Apple CEO Tim Cook has said the company’s greatest contribution to mankind will be in health. So far, some of its initiatives aimed at broadly disrupting the healthcare sector have struggled to gain traction.
Apple wants a slice of healthcare pie
By Carrington York, Editor at LinkedIn News | Updated 5 hours ago
Healthcare remains a significant area of interest and untapped potential for Apple. The company, backed by CEO Tim Cook’s desire for it to make a huge impact in the industry, had quietly begun planning its own primary-care medical service with Apple-employed doctors, according to the Wall Street Journal. Yet the effort has floundered, as Apple struggled to make the shift and instead leaned into developing more health features for the Apple Watch. Among the concerns: employees raised questions about the integrity of health data generated from the clinics. Apple’s struggles adds to the list of big tech’s failures to tap into the industry, including Xealth and Haven, Amazon.com Inc.’s high-profile partnership.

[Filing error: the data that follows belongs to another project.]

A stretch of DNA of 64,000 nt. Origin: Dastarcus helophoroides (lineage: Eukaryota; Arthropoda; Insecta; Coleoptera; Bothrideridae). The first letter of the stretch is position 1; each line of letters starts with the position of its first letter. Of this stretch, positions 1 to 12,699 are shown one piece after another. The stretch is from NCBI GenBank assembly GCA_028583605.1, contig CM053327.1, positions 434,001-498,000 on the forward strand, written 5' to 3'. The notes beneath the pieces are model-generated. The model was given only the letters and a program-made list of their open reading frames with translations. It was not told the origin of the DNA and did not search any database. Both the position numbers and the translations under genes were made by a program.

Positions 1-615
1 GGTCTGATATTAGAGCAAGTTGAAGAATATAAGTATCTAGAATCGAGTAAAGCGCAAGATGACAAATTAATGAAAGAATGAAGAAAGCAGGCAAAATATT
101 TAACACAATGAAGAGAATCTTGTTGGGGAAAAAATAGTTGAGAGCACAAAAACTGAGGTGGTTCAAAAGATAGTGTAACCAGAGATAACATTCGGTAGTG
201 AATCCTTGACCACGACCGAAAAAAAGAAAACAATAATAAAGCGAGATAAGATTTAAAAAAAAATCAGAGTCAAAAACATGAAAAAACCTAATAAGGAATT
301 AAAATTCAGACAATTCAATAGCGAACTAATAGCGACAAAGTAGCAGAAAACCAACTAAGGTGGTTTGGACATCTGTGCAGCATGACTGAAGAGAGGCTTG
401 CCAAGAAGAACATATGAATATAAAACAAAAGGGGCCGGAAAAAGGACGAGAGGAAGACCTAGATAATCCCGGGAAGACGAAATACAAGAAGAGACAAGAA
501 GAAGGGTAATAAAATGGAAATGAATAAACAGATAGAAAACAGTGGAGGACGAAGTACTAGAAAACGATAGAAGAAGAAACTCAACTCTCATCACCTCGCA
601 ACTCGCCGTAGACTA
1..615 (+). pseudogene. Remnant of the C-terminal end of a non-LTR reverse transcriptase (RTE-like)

Apple‘s attempts in the health sector are covered in The Wall Street Journal today. Struggling. Health is hard. RPM certainly holds massive promise as my friends at Validic know – 6 out of the top 10 health systems have embraced Validic’s RPM solution this past year. But we have a long way to go in the best-case scenario, and as of now, the Apple watch does not sense blood pressure or glucose or many of the indicators that will help manage chronic conditions. I cheer their efforts, it is heartening to see the largest company in the world apply its $20 billion R&D budget towards improving healthcare, but also predict we will waiting some time until Cupertino makes a dent. They can always just acquire OneMedical Group or take another M&A-focused strategy, but I am curious, with today’s hardware, could an Apple clinic be truly differentiated when so much of the secret sauce is the process, not tech?
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